One of the most loved proponents of Latin jazz was Tito Puente, the son of Puerto Rican parents who lived in the Spanish Harlem community in New York City.
Puente, who was an American songwriter, record producer and musician was given several nicknames – “The King of Latin Music,” “El Rey de los Timbales” and “The Musical Pope.” He became quite popular for his dance-oriented Latin jazz and mambo compositions.
Tito Puente was flamboyant and warm on stage. While already popular, his name became a byword when he recorded “Oye como va” and “Para los Rumberos” with Carlos Santana in the early part of the 1970s.
He was a trained musician who handled several instruments. His first ambition was to be a dancer but turned to music due to a torn tendon in his ankle. Contrary to other Salsa rhythms, Tito Puente’s type of Salsa music was joyful and cheerful and truly danceable. His time with Machito who was known for fusing progressive jazz with Latin rhythms greatly influenced his music style. He initially founded a band called the Piccadilly Boys in 1947. Later he added more members and expanded the band into an orchestra. They revived mambo and helped to make cha-cha-chá popular during the 1950s. Some artists who worked with him at that time included Ray Barretto, Johnny Pacheco, Willie Bobo and Mongo Santamaria. They played danceable tunes that were percussion-heavy.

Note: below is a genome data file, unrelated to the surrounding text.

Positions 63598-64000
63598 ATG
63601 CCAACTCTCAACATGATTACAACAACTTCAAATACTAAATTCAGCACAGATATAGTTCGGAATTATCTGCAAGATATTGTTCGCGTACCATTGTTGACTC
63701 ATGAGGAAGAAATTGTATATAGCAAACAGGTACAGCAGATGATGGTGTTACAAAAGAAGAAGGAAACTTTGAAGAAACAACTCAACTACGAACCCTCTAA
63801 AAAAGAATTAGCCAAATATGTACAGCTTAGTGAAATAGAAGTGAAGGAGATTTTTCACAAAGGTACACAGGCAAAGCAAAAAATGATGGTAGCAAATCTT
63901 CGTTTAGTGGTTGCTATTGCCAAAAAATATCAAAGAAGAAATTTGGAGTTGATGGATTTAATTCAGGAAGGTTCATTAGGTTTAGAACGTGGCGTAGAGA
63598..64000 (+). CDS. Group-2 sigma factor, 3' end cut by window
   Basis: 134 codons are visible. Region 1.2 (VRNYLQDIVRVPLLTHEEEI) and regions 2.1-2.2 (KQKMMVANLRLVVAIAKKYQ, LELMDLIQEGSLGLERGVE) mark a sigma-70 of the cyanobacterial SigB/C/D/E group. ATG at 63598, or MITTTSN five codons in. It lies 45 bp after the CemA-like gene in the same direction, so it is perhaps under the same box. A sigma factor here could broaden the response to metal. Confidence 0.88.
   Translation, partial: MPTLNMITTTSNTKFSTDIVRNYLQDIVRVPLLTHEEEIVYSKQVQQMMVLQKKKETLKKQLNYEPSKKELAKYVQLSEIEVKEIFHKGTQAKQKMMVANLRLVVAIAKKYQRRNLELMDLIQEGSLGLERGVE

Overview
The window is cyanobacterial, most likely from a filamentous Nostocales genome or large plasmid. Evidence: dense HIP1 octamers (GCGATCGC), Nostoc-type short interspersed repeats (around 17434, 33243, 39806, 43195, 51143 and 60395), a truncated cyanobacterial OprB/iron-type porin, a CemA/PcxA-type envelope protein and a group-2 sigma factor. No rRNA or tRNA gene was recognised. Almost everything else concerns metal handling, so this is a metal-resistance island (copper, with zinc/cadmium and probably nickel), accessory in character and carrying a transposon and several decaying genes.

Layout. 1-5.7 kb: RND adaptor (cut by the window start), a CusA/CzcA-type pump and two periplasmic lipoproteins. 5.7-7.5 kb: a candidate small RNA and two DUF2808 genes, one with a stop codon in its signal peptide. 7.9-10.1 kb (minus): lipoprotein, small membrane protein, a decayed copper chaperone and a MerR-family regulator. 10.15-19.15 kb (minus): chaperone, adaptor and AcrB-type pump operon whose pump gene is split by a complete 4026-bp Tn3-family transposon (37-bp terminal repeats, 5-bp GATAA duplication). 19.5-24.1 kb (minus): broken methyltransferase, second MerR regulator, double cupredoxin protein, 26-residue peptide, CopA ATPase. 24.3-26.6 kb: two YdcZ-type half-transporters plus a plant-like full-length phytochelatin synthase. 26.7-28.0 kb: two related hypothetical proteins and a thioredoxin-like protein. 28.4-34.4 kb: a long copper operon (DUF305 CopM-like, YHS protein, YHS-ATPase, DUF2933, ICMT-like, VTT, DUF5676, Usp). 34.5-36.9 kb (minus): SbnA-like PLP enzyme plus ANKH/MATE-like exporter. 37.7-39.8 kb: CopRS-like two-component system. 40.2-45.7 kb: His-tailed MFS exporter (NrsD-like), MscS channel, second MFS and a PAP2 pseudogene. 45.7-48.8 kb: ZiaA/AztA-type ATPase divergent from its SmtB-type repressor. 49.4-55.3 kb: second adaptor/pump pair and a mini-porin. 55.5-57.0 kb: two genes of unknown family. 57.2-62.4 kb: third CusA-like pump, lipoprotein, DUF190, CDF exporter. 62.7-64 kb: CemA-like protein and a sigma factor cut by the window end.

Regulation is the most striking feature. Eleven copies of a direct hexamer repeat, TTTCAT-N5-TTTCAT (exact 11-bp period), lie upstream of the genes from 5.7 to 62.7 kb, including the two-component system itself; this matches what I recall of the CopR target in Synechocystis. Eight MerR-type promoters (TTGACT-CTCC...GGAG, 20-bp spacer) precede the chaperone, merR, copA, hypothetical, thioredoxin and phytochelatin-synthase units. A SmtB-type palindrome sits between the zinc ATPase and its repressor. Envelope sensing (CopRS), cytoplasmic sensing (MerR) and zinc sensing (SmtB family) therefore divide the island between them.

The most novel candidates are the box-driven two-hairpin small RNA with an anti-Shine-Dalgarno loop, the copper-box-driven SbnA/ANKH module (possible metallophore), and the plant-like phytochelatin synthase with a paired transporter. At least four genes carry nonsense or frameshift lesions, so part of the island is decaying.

Tito Puente’s repertoire was wide. His full orchestra played Latin music, big band jazz, bossa nova, pop music, boogaloos and even Broadway hits. The five-time Grammy winner had over 100 albums under his name.